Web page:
A Probabilistic Analysis of Selected Notions of Iterated Conditioning and of a Generalization of the Conjunction of Two Conditional Events
Abstract: It is well know that basic conditionals satisfy some desirable basic logical and probabilistic properties, such as the compound probability theorem, but checking the validity of these becomes trickier when we switch to compound and iterated conditionals. We consider de Finetti’s notion of conditional as a three-valued object and as a conditional random quantity in the betting framework. We recall the notions of conjunction and disjunction among conditionals in selected trivalent logics. We also recall the notions of compound and iterated conditionals in the setting of conditional random quantities. Then, in the framework of specific threevalued logics we analyze the notions of iterated conditioning introduced by Cooper-Calabrese, by de Finetti, by Farrell, and by Cantwell. We show that the compound probability theorem and other basic properties are not preserved by these objects, by also computing some probability propagation rules. Then, for each trivalent logic we introduce an iterated conditional as a suitable random quantity which satisfies the compound prevision theorem and some of the desirable properties. We also check the validity of two generalized versions of Bayes’ Rule for iterated conditionals. We observe that all the basic properties are satisfied only by the iterated conditional which is based on the notion of conjunction of conditionals defined in the setting of conditional random quantities. This conjunction for two conditional events A|H and B|K is defined as a five-valued object with set of possible values 1,0,x,y,z, where x=P(A|H), y=P(B|K), and z is its prevision. We also propose a generalisation of this conjunction where the probability values x and y are replaced by two arbitrary values a and b in [0,1]. Finally, we study the probability propagation rule for this object and we give a probabilistic interpretation in terms of betting scheme.
Suspension and Higher-Order Reasoning in Default Logic
Intelligent, artificial systems make our lives easier in many ways. In decision-making processes, expert systems often advise us in one direction or another, by following some chain of non-monotonic rules.
One of the main challenges for a system operating on non-monotonic reasoning is to find strategies for solving conflicts that arise due to the defeasibility of the non-monotonic arguments. A system, which is equipped with a defeasible argument for a proposition p and another defeasible argument against p, will end up with a contradiction if both arguments are triggered. In this talk, I will consider the framework of default logic (Horty, 2011) and I will argue that the currently available solutions for conflicted situations are all deficient. The current attempts are more intended to rapidly overcome conflicting situations than to properly deal with the conflict. This is leading to decisions that are made arbitrarily and that are thus not explainable.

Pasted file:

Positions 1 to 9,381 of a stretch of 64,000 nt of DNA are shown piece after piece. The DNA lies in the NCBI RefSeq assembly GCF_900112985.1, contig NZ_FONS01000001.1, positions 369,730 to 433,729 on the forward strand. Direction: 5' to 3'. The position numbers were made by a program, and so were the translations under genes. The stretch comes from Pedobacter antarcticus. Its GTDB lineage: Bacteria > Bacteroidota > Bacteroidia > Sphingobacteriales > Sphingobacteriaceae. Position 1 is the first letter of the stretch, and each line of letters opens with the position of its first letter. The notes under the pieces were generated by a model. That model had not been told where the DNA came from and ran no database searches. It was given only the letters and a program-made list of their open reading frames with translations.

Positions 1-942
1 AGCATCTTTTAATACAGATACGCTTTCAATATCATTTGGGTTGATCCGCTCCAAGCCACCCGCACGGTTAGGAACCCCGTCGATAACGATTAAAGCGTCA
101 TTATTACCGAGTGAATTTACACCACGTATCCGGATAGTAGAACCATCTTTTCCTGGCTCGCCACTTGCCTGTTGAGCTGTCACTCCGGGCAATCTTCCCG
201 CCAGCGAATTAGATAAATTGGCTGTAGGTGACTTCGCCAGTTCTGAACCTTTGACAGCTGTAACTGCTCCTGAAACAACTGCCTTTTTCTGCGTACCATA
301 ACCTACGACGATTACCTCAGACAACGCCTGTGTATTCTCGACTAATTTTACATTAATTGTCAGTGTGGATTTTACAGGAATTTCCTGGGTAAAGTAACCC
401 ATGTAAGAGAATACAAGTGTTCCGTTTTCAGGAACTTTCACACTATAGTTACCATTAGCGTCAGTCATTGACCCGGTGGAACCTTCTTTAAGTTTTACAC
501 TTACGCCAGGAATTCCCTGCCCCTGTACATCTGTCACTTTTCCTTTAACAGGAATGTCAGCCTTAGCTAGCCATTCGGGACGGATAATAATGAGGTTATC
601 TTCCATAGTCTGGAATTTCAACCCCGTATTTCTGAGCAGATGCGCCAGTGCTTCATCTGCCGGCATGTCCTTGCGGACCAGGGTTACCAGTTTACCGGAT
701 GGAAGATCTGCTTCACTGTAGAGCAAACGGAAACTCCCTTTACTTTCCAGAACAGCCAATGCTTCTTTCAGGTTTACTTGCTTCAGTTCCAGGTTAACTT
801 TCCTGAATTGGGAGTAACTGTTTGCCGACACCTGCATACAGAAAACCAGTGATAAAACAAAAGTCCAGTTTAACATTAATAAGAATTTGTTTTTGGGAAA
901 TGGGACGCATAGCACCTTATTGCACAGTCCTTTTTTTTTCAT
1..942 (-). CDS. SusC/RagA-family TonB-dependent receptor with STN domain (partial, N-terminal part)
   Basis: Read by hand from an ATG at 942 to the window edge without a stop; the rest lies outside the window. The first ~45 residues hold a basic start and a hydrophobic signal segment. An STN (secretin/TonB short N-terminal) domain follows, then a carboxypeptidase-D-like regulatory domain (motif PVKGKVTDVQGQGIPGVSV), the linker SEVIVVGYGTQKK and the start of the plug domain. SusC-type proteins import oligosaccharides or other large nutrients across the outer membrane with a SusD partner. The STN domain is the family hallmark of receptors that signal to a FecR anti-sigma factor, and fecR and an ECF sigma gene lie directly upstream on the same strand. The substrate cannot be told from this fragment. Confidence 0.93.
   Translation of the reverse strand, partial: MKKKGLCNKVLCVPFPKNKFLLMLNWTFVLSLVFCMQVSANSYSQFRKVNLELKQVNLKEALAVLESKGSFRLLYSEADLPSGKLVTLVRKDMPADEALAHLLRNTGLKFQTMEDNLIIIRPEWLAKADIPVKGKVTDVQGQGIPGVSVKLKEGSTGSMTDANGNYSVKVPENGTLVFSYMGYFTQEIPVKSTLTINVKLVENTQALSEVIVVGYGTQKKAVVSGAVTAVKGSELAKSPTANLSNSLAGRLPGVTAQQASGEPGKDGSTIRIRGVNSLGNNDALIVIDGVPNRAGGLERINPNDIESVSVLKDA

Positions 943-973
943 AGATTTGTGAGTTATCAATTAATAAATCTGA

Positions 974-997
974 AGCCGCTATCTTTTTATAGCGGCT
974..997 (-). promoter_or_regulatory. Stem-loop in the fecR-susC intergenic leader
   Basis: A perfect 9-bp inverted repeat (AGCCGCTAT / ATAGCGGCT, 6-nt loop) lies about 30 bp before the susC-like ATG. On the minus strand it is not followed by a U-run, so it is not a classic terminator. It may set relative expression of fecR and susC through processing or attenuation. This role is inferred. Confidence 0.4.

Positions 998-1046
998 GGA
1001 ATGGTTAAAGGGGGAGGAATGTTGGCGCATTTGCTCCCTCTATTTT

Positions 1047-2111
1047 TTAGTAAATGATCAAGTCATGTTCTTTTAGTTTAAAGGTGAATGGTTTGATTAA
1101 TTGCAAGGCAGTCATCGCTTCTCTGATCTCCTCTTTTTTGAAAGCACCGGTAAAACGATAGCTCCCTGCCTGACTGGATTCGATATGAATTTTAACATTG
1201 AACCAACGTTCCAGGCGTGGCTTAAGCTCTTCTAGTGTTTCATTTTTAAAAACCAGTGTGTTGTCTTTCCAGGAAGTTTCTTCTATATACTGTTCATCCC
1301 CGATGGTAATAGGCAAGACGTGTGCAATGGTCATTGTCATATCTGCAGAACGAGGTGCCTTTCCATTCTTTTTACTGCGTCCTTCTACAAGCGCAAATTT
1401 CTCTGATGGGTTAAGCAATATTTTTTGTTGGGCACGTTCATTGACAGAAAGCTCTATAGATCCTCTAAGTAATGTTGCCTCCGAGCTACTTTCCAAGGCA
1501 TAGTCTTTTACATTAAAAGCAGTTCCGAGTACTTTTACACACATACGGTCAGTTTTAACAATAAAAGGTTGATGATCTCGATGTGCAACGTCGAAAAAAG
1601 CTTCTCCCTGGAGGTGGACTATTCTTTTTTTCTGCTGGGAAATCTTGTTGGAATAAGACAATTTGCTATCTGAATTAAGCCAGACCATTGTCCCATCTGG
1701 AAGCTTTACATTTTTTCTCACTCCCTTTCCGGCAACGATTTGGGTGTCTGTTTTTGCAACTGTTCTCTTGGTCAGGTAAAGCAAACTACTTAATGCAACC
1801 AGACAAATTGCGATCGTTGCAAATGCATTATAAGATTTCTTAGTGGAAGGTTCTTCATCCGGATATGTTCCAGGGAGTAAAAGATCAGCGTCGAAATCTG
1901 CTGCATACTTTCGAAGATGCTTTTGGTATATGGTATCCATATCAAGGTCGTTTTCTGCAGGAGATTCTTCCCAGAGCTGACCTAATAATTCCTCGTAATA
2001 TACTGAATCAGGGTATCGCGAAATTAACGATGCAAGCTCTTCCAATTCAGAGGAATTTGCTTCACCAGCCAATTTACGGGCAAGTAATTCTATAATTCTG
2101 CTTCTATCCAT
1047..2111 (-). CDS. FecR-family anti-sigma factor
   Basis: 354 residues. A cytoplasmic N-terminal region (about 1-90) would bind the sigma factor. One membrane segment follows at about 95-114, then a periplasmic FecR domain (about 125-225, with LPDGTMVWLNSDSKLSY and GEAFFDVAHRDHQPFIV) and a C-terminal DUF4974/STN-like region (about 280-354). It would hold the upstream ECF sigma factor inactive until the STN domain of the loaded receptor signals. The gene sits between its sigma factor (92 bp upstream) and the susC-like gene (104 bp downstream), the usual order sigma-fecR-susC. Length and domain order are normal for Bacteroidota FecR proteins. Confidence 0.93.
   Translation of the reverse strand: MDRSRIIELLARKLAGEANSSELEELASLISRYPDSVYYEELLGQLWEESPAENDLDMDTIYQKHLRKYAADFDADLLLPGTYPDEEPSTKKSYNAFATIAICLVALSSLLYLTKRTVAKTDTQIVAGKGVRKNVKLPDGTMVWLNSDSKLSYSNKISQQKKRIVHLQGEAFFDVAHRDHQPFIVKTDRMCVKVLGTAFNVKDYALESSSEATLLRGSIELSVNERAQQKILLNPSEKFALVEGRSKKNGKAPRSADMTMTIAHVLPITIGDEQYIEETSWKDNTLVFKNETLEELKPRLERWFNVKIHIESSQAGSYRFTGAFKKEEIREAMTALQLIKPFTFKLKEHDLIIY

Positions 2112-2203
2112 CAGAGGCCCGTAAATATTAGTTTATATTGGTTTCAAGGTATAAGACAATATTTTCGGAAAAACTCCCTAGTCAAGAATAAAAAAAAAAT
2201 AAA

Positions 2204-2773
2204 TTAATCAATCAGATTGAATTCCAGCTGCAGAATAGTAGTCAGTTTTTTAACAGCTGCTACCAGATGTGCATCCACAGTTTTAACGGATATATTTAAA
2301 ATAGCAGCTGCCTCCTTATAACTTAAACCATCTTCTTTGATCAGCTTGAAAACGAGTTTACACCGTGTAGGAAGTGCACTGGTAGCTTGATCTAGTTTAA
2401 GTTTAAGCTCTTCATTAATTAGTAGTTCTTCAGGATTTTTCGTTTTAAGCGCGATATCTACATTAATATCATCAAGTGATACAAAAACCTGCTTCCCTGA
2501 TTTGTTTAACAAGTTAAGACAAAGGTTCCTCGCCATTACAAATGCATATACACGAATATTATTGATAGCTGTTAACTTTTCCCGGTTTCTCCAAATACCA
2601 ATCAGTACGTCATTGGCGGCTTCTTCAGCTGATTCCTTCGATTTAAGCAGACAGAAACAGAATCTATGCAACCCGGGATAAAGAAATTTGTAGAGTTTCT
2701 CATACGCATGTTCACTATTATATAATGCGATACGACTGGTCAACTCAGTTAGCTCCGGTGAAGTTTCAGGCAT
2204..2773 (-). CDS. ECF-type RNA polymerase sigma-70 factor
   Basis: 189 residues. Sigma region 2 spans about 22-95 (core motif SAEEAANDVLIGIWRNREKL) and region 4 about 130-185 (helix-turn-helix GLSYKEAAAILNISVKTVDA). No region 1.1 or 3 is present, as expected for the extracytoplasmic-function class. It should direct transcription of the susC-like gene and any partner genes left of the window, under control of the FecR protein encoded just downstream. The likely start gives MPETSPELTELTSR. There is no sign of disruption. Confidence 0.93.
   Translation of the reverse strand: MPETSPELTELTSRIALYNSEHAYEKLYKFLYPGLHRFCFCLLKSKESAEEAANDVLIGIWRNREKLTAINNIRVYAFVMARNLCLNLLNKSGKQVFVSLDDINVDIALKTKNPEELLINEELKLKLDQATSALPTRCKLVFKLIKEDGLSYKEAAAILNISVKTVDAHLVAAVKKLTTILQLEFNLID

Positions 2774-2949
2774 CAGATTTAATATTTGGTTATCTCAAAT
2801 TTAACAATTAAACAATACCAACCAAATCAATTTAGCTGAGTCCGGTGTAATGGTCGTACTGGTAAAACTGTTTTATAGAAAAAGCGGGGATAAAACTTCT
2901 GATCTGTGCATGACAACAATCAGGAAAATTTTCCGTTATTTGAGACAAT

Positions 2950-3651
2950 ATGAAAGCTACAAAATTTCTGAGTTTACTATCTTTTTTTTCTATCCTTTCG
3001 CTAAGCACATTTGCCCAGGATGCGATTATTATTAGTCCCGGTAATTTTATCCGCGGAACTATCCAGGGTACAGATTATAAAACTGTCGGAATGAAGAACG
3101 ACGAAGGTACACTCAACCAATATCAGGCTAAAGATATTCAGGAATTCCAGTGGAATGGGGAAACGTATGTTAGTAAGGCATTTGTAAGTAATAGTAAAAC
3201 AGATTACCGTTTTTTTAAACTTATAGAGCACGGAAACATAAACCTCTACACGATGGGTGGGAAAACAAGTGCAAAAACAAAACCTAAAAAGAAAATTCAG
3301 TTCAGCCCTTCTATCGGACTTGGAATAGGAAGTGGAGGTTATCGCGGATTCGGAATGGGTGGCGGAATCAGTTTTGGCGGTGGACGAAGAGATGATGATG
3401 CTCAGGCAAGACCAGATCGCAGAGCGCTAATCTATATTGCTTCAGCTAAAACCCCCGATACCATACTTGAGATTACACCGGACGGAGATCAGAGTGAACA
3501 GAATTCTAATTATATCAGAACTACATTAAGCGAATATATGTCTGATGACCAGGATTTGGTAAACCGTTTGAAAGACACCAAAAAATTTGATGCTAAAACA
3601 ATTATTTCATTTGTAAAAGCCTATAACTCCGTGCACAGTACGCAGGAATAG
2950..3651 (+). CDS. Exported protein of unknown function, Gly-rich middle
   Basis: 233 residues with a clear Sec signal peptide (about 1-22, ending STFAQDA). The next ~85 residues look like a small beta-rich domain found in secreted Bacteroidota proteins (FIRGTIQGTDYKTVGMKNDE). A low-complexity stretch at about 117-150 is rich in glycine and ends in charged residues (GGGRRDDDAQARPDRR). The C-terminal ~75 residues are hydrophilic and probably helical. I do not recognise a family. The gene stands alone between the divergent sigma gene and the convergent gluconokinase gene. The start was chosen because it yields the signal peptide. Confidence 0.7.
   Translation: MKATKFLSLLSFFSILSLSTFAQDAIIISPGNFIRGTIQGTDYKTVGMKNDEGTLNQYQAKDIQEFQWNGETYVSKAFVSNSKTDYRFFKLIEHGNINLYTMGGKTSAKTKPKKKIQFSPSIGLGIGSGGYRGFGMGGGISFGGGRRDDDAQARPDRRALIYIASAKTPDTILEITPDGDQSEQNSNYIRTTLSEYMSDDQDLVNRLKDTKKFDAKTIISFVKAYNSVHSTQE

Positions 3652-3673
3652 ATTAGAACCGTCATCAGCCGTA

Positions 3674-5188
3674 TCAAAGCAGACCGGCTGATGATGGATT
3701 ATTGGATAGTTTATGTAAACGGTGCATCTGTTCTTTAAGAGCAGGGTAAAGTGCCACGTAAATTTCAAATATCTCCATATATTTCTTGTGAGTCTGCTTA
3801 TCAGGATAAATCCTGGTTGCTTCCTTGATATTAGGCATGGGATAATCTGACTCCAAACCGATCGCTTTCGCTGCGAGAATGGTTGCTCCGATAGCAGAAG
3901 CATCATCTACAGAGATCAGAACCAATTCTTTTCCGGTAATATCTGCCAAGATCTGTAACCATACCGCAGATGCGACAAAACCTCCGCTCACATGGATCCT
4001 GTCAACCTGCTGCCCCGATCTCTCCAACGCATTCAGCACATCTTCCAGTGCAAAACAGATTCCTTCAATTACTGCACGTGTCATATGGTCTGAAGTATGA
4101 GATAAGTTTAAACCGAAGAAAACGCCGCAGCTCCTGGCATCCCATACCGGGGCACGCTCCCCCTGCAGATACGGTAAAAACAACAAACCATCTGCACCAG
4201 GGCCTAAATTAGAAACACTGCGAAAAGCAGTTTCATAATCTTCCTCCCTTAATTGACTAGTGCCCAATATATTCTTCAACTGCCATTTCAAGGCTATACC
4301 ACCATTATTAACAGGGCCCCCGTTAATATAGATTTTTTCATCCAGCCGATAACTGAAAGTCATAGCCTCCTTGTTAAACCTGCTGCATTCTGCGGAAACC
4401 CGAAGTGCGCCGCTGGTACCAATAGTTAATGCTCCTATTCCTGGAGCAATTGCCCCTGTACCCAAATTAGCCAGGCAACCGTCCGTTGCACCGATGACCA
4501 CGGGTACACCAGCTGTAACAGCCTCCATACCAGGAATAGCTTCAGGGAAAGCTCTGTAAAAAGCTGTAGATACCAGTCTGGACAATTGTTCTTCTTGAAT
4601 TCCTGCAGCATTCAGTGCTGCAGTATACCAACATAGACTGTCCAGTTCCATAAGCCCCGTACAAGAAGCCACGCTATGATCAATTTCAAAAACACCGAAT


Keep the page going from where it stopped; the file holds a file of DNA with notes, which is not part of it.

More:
I want to propose an alternative solution that consists of an adjustment of default logic that allows the reasoner to represent a conflicting situation via the tool of suspended judgment. I will show, how this adjustment enriches the framework such that different doxastic stances as well as higher-order reasoning can be represented.
Commitments and Suspension
In epistemology, suspension of judgment is typically taken to be the third doxastic stance besides belief and disbelief. In this talk, I will challenge the view that there is but one neutral state of mind which can capture all the cases that we would intuitively classify as cases of suspension or neutrality. Yet, if we allow for more than one neutral state of mind, we also need a unifying theory that explains why these different phenomena still fall under the same genus.
I will suggest an analysis of suspending judgment in terms of committing to indecision which allows for different commitments that are reflective of the different kinds of suspension. This is relevant for epistemology because different kinds of commitments also require different standards of rational assessment.
Can Many-Valued Logics Contribute New Insights into Belief Suspension?
The term “belief suspension” has been used to refer to a non-belief attitude, to an undetermined epistemic attitude, or to an unsettled epistemic attitude. Many recent discussions in epistemology have tried to understand its nature, its implications, and its rationality requirements. By taking into account the still undetermined nature of belief suspension, one could consider its potential as an epistemic interpretation of a three-valued logic. Alternatively, one can regard suspension as a third doxastic attitude towards a proposition bearing a third truth value. In this case, we could consider the idea of using many-valued logics as a basis for analyzing belief suspension within a belief revision framework. In both cases, understanding the connection between many-valued logics and belief suspension becomes essential. Consequently, in this talk, we will assume the non-belief account of suspension, and we will address the question: Can many-valued logics contribute new insights into belief suspension?